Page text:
Brief synopsis: this film portrays the story behind the 1980 American college-aged Olympic hockey team and the path to victory at the Olympics.
I missed the first part of the movie since I did not really intend to watch much of it. I just came down for the Dots (the most fake candy ever, but whatever). I am glad that I stayed; this film completely deserves the description of “the best sports movie ever.” As always I liked the details, the daily life type scenes, the switching back and forth between types of scenes and/or characters, and the mini-plot lines. None of the scenes (except a pointedly long coach method scene, which is epic) lasted terribly long which is great for this girl.
The 1970’s style is hilariously interesting. The hair, the mustaches, and the coach’s plaid flare pants which my sisters hated. The film includes flashes of news events (this was the Cold War era).
The coach, Brooks is hilarious (in one conversation with his wife he is listing members of the intimidating Soviet team and ends with “Whatever-off”). His unconventional methods of coaching (which he could never get away with today in this era of easily offended people) are hilarious also. I found it amusing to watch the assistant coach; he at first finds Brook’s methods troubling until he understands (in the epic long scene). I like the various means Brook uses to develop the team USA mentality. Brooks’ method of dealing with the obnoxious press is quite satisfying (I love when people do not break for irritating and/or nosy people) and humorous, especially his answer to one reporter’s accusation of self-focus. I appreciate the fact that the assistant coach supports him in his attitude toward the press.
I enjoyed how the pieces of the players back stories, their personalities, and their relationship unfold in conversations and in actions: the fight between rival college players; the way the players start to stick together against the coach’s aggravation methods; the tear-stained face of one player badly injured just days before the Olympics; and after the anthem during the medal ceremony, the team captain calls the rest of the team over. I love the team building.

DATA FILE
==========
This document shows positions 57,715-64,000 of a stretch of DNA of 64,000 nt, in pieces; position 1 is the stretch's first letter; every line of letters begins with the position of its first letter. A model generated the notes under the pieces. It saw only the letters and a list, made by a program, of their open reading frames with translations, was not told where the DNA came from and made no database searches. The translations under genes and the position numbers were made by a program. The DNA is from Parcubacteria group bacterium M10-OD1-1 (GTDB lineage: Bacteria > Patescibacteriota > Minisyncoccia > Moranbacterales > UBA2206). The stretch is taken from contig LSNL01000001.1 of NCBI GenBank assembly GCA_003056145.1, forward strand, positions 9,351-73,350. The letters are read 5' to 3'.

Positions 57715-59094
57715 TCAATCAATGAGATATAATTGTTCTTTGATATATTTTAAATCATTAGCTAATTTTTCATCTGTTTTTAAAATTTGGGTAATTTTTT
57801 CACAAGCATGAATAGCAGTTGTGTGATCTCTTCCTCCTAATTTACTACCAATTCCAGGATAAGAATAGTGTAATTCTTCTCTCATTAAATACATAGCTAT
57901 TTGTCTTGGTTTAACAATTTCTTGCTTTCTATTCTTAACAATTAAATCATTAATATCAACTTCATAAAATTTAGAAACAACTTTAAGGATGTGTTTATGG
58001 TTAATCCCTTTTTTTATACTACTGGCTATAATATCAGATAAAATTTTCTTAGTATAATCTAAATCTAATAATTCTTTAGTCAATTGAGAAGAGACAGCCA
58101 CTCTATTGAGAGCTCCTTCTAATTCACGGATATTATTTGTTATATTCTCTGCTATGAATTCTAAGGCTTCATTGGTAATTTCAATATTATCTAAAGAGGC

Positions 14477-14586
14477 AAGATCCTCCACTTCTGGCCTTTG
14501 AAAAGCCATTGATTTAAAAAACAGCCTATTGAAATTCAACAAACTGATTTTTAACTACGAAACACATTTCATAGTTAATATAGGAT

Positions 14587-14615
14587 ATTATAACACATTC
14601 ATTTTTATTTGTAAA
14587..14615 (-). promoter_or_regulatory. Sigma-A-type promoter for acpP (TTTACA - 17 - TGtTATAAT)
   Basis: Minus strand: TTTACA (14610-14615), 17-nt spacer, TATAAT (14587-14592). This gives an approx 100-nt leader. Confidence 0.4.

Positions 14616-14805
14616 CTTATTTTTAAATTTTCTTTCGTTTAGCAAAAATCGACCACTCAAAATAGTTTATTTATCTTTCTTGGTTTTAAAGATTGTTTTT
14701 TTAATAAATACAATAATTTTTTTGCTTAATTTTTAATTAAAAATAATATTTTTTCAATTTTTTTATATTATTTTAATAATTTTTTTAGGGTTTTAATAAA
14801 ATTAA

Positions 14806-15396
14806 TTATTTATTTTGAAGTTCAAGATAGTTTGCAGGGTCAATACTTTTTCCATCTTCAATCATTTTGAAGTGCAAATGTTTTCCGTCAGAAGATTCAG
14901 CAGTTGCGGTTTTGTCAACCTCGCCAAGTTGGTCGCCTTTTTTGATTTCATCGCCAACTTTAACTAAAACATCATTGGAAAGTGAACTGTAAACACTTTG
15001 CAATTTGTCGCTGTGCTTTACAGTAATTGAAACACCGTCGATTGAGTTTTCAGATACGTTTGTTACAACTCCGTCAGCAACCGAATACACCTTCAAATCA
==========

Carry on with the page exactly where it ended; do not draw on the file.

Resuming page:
I appreciated that the film does not show all the games; the point of the exhibition time is the team building and then the first Soviet-American confrontation. Only the significant portions of the Olympic games are shown with key actions, reactions, plays, and injuries emphasized. I enjoy sports highlights, so this is more interesting to me than whole sports games.
At the end photos of the actors in character are shown with notes on the actual players’ later careers. I did not catch this until Googling the movie, but one actor played his dad. That is awesome. And the actors did not just have auditions, but tryouts; therefore, many of them had backgrounds in hockey at some level (and one actor did not have any film experience).